Following closely on Ohio’s heals is what many would argue is the second-most important state for the election. Should Romney (or Obama for that matter) prevail in Ohio, then all eyes would likely turn towards Colorado. (Remember, the electoral math shows two likely routes to victory for Romney: either (1) win Ohio and one other state, OR (2) lose Ohio and sweep New Hampshire, Iowa, Colorado, and Nevada.) .
Right now, the indication is that Romney is leading in many of these states, so while it’s a small margin for error, it is certainly within reach. Colorado has been stubborn to the Obama campaign: even when polls (many would argue were “skewed”) were trending towards Obama before his disastrous debate performance, Colorado maintained a steady support level for Romney. It seems like that trend is likely to continue:
Exactly 270 electoral votes are needed to win the presidency. And that win may well come down to Colorado – specifically, Jefferson and Arapahoe counties.
Both are at the center of the 7th U.S. Congressional District race between incumbent Ed Perlmutter, a Democrat, and his challenger, Republican Joe Coors.
If businessman Coors has a good election night on Nov. 6, then so will Republican presidential candidate Mitt Romney, not only in Colorado but likely nationwide.
Colorado is looking like a state that is the national average, perhaps a tick or two rightward, according to Sean Trende, a savvy number-cruncher and Princeton-trained political scientist for the website RealClearPolitics.
“So if Romney is winning Colorado, it probably means he is headed for a decent night,” Trende said of the relatively new electoral trend of a Western state signaling a presidential win.
If Romney wins here comfortably, that probably means a national win on the scale of George Bush in 2004, or even Obama in 2008, Trende said.
Right now, he said, Colorado’s numbers look pretty good for Romney: “We have him up a half-point in the RCP Average, with the president down to about 47 percent of the vote. That’s not a great position for the president to be in.”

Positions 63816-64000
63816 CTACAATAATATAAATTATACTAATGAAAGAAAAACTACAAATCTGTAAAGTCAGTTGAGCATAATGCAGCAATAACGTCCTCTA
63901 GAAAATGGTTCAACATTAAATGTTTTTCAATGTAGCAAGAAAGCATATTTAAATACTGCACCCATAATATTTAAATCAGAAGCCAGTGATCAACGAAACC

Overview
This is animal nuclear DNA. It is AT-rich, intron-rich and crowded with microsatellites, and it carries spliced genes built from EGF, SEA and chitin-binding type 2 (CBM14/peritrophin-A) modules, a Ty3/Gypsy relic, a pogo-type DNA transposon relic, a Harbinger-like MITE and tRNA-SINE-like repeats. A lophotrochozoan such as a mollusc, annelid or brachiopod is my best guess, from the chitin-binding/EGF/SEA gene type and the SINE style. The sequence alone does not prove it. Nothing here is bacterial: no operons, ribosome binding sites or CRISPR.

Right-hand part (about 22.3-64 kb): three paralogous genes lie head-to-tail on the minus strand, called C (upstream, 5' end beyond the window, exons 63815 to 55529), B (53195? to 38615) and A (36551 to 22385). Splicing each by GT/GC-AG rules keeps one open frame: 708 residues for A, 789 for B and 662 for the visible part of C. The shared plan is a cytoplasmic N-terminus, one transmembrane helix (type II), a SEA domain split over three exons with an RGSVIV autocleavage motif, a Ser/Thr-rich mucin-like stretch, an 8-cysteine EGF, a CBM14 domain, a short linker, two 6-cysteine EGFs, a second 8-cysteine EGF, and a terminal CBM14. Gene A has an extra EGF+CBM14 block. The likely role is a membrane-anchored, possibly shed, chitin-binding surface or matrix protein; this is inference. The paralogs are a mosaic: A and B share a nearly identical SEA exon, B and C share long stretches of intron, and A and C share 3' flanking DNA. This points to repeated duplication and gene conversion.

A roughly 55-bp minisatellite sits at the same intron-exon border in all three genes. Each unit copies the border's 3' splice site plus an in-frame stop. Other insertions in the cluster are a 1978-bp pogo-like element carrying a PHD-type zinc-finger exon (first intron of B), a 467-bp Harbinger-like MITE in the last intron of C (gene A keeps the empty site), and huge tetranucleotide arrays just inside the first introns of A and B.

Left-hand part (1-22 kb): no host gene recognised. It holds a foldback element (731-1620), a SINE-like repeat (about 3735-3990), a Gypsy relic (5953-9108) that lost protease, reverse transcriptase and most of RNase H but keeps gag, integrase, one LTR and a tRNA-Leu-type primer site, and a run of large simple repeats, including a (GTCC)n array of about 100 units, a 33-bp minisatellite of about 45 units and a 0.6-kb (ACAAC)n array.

I don’t know how he finds the time (or the information), but Keith Backer from www.battlegroundwatch.com put together another stellar analysis about some of the early positive indications coming in from early voting. This is echoed by the Washington Post. Bear in mind, the actual voting isn’t announced until the tally is counted on election night, however, campaigns and political insiders are often able to get a sense of the trajectory of the race by looking at the party affiliation of the people submitting the ballots. Here’s a clip from the Washington Post’s story:
Among the 29,400 voters who have cast absentee ballots in North Carolina, 54 percent are registered Republicans and 28 percent are Democrats, according to the United States Elections Project at George Mason University.
It’s a small sample — more than 2.6 million people voted before Election Day in North Carolina in 2008. And these are all mail ballots, which have historically favored Republicans; in-person voting starts Oct. 18 in North Carolina. Nevertheless, Republicans are encouraged because McCain lost the state’s early vote by 11 percentage points.
“North Carolina was a place that they totally caught us flat-footed in 2008,” Beeson said. “They jumped out to a lead and never looked back. You don’t see that happening this time — Republicans have the lead.”
Florida’s sample is even smaller — only 14,500 votes so far — but it too favors Republicans over Democrats, 53 percent to 32 percent. In 2008, nearly 4.6 million voters in Florida cast ballots before Election Day.
Democrats have a big lead in Iowa — as they did in the past two presidential elections. About 60 percent of the 127,100 voters who have cast absentee ballots so far were registered Democrats. Twenty-two percent were Republicans and 18 percent were unaffiliated, according to the United States Elections Project.
Note that in Iowa, this type of trend is typical. In 2004, when Bush eventually carried the state, Democrats leaped out of the blocks early as well and built an initial lead before the GOP came back and prevailed on election day. Iowa is still crucial, however, and Romney is making strides in blunting that advantage. Check out this link from the Free Republic.